The Flavours of the Road

Every so often, writers pretend to be rock stars and go on tour.

Our federal arts granting agency, Canada Council, funds the plane fare for book tours (though not much else). So, for the last ten days I gave lectures and did readings of my new-ish book Feeling Canadian: Television, Nationalism and Affect, in Winnipeg, Kelowna and Vancouver.

Along the way, there were shared meals and (very occasionally) solitary meals; there were books to sign, shyly handed over by friends and strangers. There were hotel beds and guest room beds, familiar conversations, small talk, friendships rekindled and new connections formed.

A book goes out into the world just the way you wrote it (and you fight with the editor to make it so!) but it comes back changed. In Kelowna, a clutch of all-ages activists came to my reading and made profound connections with the current state of the country. I’d never imagined this to be an activist book, not really. But I realized that we are living in a darkly conservative time when every lecture, every reading can, and maybe should be used, to try and build political awareness.

In Kelowna, the Ukrainian Literary Critic and I drove to wineries or hung out in her living room, talking for hours about writing, teaching and the shared, ravelled threads of our culture. In Kelowna I ate fishcakes, and steelhead trout, perogies and the Literary Critic’s exquisite Nachynka (aka mamalega, aka polenta).

In Winnipeg, an English grad handed over her tattered copy of my memoir, Comfort Food for Breakups for me to sign and said proudly, staunchly: This. Is. My. Favourite. Book. Her prof, who has quietly been putting my books on her reading lists for years, bought me a martini. In Winnipeg, the smallest audience bought the most books. In Winnipeg, everyone knows one another, and people gather happily over food and drink and talk for hours. There, I had exquisite oysters and gravlax. In Winnipeg!

Ah, Vancouver. Food had become a Thing in Vancouver. Yam potstickers and ginger cocktails with The Anti-Poverty Organizer one dark and stormy night at Wild Rice. Seared scallops and bacon-barley risotto with The Swimmer at Les Faux Bourgeois. Dreamy pasta all’amatriciana with The Anthropologist at Bibo. The best coconut cream pie EVER at Acme, on a rare sunny day, with The Conceptual Artist.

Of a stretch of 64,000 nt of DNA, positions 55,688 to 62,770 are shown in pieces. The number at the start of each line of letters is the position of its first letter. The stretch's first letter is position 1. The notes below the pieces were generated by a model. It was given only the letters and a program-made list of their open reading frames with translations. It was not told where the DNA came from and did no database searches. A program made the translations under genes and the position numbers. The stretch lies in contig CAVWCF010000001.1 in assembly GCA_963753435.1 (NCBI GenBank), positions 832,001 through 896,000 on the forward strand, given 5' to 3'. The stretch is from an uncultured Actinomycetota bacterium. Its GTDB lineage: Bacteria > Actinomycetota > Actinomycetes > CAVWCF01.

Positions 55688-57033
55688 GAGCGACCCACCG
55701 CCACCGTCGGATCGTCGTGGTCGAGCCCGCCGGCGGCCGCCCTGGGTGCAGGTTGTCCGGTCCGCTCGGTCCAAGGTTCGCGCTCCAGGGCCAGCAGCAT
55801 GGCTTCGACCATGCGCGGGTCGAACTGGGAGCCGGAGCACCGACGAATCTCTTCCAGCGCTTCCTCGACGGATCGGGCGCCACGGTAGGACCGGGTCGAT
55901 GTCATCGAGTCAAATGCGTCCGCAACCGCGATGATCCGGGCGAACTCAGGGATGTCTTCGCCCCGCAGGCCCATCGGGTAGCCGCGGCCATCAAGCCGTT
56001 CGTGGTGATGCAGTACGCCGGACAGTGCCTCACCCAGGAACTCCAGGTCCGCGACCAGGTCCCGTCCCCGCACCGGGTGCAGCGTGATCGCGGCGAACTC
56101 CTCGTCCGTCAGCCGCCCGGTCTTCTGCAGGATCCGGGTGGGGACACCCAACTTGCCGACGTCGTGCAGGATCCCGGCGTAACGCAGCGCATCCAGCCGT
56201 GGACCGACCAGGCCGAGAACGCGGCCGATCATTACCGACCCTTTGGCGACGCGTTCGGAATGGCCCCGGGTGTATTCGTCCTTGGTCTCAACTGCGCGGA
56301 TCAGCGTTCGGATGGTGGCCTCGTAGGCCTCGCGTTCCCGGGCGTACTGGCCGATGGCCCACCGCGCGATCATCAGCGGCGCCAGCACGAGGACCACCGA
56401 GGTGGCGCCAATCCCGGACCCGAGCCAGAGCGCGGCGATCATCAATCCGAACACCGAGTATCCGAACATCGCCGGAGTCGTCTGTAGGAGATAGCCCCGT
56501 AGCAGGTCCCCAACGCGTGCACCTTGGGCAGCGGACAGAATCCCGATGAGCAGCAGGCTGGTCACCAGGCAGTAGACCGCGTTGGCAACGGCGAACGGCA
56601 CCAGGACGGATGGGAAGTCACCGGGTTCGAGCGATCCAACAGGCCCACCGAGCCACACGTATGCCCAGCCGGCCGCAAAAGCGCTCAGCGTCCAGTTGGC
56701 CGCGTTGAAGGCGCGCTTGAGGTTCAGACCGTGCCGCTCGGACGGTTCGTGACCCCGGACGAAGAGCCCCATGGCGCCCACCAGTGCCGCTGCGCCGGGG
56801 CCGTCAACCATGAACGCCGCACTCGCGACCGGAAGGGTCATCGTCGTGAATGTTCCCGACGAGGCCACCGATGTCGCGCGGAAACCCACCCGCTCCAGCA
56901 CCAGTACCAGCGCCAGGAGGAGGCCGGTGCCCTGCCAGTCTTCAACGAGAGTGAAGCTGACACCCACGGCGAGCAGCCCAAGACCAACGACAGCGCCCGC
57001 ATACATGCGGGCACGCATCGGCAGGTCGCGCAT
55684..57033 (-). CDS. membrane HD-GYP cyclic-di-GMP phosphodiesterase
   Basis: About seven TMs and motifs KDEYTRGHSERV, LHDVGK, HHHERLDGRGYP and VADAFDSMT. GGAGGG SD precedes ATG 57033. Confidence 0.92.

In Vancouver, I talked about art and activism with sweet, smart women’s studies students. On the last night of my tour, I read to a cafe full of dykes, activists, organizers, writers, and academics. My book had come full circle, back to the community whose energy supported me while I wrote it. The cafe I’d laboured in was just around the corner. The beach I’d gone to for reprieve was across the city, shrouded in darkness and rain.

You don’t get that kind of audience very often. They are on your side from the the first sentence. So I read from my heart. I read as though to family.

I’m home now. Laundry, phonecalls, bills – so not feeling like a rock star! But I made pasta all’amatriciana for lunch – spicy and salty, it reminded me of tasty conversations and the dusty smoky flavour of being on the road.

Pasta All’Amatriciana
Serves 4
(adapted from Bon Appetit)

2 tbspn. extra virgin olive oil
4 oz thinly sliced pancetta
1/2 tspn crushed red pepper flakes
1/2 tspn freshly ground black pepper
3/4 cup minced onion
2 cloves garlic, minced
1 28-oz can peeled tomatoes with juices, crushed by hand
Kosher salt
12 oz. dried spaghetti or bucatini
1/4 cup finelay grated Pecorino, Parmesan or Asiago cheese

Heat oil in large heavy skillet over medium heat. Add pancetta, saute til crisp, about 4 mins. Add peppers, onion, garlic, cook, stirring, til soft, about 8 mins. Add tomatoes, reduce heat to low, cook until sauce thickens, 15-20 mins.

Meanwhile, boil up pasta in sea-salty water, until 2 minutes BEFORE al dente. Reserve 1 cup of pasta water. Add drained pasta to tomato sauce; toss vigorously. Add 1/2 cup of pasta water; cook another 2 minutes until sauce coats pasta and pasta is al dente. Stir in cheese and serve.


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